Seriously, I truly hate Facebook and my low opinion is reinforced daily with news of more corporate misconduct. This post was not on my editorial calendar and has nothing to do with my usual subject matter. It is, in fact, simply a personal rant, but I have to get it off my chest!
Admittedly I was never really into it and only got an account to keep anyone else from claiming my name. My original objections were that the app was too demanding and intrusive. It seemed that if you were “on Facebook” it meant that you spent hours checking in, posting your whereabouts and activities for all the world to see.
Then after that you invested even more time digging into the lives of everyone else you had ever known since elementary school, for some reason. You were constantly alerted with notifications and reminders, and you could never get out from under its clutches.
It was as if the people I knew who were on Facebook had been hypnotized into recording their every move and random thought. So even though I created a profile, I never kept up with it.
I realized I actually couldn’t care less that a former co-worker was at Starbucks, or what the Joneses fed their dog for dinner. And I certainly didn’t need other people inserting themselves into my private life, either, thank you very much. Who has time for that?
And that brings me to my next point.
Good For Nothing But FOMO and Discord
Studies have shown, and anecdotes confirm, that social networking is not as beneficial as face-to-face human interaction. In fact, limiting one’s time spent on social media can lead to significant improvements in well-being.
Encouraging people to waste time creating enviable online versions of their lives to provoke fear of missing out in others is probably the least of Facebook’s misdeeds.
How many friendships have been undone by oversharing and worse on Facebook? You’re exposed to other people’s abhorrent opinions every time you check in. Not to mention the bigotry, harassment, and bullying that goes on every day. Speaking of which …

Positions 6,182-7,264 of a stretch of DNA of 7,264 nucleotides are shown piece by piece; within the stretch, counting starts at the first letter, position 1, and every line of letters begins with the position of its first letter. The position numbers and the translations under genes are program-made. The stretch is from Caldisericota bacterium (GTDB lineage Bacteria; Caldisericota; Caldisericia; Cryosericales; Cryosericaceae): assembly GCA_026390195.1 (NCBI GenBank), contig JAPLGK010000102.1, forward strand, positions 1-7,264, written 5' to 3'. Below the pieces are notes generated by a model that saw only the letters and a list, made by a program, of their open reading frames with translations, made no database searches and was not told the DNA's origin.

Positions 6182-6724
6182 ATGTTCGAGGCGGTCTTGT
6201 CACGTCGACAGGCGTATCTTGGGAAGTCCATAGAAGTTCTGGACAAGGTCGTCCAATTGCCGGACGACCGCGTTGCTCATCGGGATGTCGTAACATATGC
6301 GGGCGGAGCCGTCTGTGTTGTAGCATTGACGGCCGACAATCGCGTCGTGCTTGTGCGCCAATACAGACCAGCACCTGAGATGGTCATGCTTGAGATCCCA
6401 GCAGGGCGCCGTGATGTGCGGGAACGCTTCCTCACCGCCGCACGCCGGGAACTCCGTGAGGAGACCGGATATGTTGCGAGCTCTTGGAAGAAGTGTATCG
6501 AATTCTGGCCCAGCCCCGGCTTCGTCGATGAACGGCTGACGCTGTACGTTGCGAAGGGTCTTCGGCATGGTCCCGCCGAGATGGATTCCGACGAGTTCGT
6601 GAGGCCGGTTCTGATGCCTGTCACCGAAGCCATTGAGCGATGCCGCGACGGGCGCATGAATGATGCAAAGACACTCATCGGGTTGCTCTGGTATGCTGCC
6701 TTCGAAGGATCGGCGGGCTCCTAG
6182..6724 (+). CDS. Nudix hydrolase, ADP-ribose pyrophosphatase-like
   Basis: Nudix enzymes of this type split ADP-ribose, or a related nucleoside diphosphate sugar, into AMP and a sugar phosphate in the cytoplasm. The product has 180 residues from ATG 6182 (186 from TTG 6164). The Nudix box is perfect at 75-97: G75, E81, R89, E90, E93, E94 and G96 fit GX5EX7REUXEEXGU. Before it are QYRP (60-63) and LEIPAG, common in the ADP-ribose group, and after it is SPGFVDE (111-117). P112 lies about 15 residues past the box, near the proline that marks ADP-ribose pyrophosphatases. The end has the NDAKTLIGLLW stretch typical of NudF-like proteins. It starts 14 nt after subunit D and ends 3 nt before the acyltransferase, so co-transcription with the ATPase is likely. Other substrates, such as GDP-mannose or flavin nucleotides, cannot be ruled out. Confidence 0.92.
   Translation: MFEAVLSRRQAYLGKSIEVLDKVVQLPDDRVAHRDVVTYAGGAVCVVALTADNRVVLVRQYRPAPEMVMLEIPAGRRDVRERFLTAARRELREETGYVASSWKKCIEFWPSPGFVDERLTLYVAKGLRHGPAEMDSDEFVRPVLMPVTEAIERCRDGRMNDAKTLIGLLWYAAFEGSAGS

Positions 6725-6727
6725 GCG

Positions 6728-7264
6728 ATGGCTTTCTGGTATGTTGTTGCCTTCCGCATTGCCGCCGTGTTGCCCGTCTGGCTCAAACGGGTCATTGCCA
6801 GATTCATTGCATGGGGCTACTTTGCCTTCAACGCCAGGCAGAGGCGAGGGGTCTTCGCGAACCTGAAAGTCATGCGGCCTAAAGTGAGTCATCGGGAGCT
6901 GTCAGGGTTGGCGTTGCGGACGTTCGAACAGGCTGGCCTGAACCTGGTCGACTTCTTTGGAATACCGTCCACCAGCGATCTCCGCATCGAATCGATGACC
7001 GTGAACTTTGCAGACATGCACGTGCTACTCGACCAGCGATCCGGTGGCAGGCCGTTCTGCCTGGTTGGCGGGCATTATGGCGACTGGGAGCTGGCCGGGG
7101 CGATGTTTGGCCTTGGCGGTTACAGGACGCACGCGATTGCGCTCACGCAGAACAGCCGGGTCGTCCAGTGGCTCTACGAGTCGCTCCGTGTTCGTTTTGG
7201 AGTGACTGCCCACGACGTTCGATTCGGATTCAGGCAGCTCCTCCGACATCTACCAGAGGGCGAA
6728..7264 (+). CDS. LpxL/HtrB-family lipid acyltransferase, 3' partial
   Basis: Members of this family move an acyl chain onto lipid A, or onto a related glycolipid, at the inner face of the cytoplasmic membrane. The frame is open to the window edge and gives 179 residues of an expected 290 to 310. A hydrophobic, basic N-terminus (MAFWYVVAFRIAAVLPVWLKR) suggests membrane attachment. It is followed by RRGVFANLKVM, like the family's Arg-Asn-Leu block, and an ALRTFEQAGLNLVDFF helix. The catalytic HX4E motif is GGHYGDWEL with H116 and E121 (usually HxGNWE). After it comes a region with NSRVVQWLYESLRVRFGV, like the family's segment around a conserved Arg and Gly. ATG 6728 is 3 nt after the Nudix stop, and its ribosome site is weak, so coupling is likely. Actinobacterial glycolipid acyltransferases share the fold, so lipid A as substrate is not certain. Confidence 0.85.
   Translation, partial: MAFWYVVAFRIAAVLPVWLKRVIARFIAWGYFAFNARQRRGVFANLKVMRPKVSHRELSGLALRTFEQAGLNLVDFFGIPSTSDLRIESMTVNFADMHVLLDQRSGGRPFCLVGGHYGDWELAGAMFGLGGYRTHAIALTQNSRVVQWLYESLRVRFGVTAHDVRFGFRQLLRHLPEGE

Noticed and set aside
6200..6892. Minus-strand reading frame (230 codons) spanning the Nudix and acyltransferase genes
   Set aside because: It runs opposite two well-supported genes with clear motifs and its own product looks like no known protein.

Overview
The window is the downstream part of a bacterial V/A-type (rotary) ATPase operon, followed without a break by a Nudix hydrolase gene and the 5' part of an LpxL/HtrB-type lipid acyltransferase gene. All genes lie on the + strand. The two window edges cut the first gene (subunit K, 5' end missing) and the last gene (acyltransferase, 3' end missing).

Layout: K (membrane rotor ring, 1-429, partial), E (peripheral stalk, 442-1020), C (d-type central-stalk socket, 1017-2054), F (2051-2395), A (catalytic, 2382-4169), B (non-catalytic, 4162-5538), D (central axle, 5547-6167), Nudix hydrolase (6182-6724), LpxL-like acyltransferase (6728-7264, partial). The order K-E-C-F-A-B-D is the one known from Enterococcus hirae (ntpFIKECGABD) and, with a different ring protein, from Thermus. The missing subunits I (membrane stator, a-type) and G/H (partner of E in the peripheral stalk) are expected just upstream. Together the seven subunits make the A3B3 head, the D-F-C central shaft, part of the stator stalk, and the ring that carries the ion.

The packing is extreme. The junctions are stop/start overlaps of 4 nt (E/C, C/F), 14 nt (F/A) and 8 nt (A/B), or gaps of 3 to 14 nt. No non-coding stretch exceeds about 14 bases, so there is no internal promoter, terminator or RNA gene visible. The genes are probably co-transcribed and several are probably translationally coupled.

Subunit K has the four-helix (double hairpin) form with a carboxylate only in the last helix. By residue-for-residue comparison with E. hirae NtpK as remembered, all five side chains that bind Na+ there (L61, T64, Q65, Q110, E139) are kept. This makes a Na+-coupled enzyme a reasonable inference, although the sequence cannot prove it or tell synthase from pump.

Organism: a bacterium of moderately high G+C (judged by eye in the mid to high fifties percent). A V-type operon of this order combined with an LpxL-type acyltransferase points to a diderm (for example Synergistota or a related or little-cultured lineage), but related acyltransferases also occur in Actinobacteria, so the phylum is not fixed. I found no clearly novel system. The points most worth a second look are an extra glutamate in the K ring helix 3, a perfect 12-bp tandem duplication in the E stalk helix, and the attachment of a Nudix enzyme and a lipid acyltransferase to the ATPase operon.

Irresponsible Use Of Collected Data
Facebook bends over backward to avoid accountability for the hate speech on their platform. The network is used to spread demonstrably false information. And user information has been harvested for nefarious purposes.
Facebook has no qualms about divulging personal data to advertisers and app developers to grow their bottom line. But they don’t want to be accountable for negative activity stemming from their lackadaisical approach to its users’ information.
Internal documents have revealed that Mark Zuckerberg has a record of destroying competitors. What do you think he cares about the millions of people affected by these shenanigans?
#DeleteFacebook is a thing that more and more people are actually getting serious about, if not always following through on.
I can’t bring myself to use Facebook even to promote my business, to my own detriment. I joined entrepreneurial groups and set up a business page like everyone advises you to do. But I haven’t interacted online, and my company has suffered as a result.
So it’s a dilemma. On the one hand, I need social media for marketing but I hate Facebook (and Twitter too, but that’s a rant for a different day). Yet I can’t bring myself to delete my account; I prefer to ignore it.
Have Your Say!